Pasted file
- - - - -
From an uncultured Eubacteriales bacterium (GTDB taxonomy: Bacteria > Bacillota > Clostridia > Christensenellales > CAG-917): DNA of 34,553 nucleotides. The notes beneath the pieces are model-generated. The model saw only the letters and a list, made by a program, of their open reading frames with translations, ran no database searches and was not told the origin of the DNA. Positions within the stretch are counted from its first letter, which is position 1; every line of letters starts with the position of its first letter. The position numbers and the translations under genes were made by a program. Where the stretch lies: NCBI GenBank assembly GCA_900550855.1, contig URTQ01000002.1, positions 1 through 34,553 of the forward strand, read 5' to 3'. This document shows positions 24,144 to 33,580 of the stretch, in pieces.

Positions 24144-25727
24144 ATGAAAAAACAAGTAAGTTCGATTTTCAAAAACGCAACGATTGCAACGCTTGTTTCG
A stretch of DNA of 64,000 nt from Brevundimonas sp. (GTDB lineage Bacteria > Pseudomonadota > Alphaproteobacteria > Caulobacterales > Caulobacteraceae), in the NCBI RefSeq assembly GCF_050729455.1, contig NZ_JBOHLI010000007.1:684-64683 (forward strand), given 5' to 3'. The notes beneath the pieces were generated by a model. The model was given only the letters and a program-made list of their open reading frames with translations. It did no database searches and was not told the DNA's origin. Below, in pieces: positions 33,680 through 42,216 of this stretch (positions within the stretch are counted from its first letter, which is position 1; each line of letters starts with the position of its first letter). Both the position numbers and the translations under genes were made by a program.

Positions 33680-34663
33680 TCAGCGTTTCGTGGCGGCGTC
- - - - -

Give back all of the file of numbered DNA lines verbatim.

From an uncultured Eubacteriales bacterium (GTDB taxonomy: Bacteria > Bacillota > Clostridia > Christensenellales > CAG-917): DNA of 34,553 nucleotides. The notes beneath the pieces are model-generated. The model saw only the letters and a list, made by a program, of their open reading frames with translations, ran no database searches and was not told the origin of the DNA. Positions within the stretch are counted from its first letter, which is position 1; every line of letters starts with the position of its first letter. The position numbers and the translations under genes were made by a program. Where the stretch lies: NCBI GenBank assembly GCA_900550855.1, contig URTQ01000002.1, positions 1 through 34,553 of the forward strand, read 5' to 3'. This document shows positions 24,144 to 33,580 of the stretch, in pieces.

Positions 24144-25727
24144 ATGAAAAAACAAGTAAGTTCGATTTTCAAAAACGCAACGATTGCAACGCTTGTTTCG
A stretch of DNA of 64,000 nt from Brevundimonas sp. (GTDB lineage Bacteria > Pseudomonadota > Alphaproteobacteria > Caulobacterales > Caulobacteraceae), in the NCBI RefSeq assembly GCF_050729455.1, contig NZ_JBOHLI010000007.1:684-64683 (forward strand), given 5' to 3'. The notes beneath the pieces were generated by a model. The model was given only the letters and a program-made list of their open reading frames with translations. It did no database searches and was not told the DNA's origin. Below, in pieces: positions 33,680 through 42,216 of this stretch (positions within the stretch are counted from its first letter, which is position 1; each line of letters starts with the position of its first letter). Both the position numbers and the translations under genes were made by a program.

Positions 33680-34663
33680 TCAGCGTTTCGTGGCGGCGTC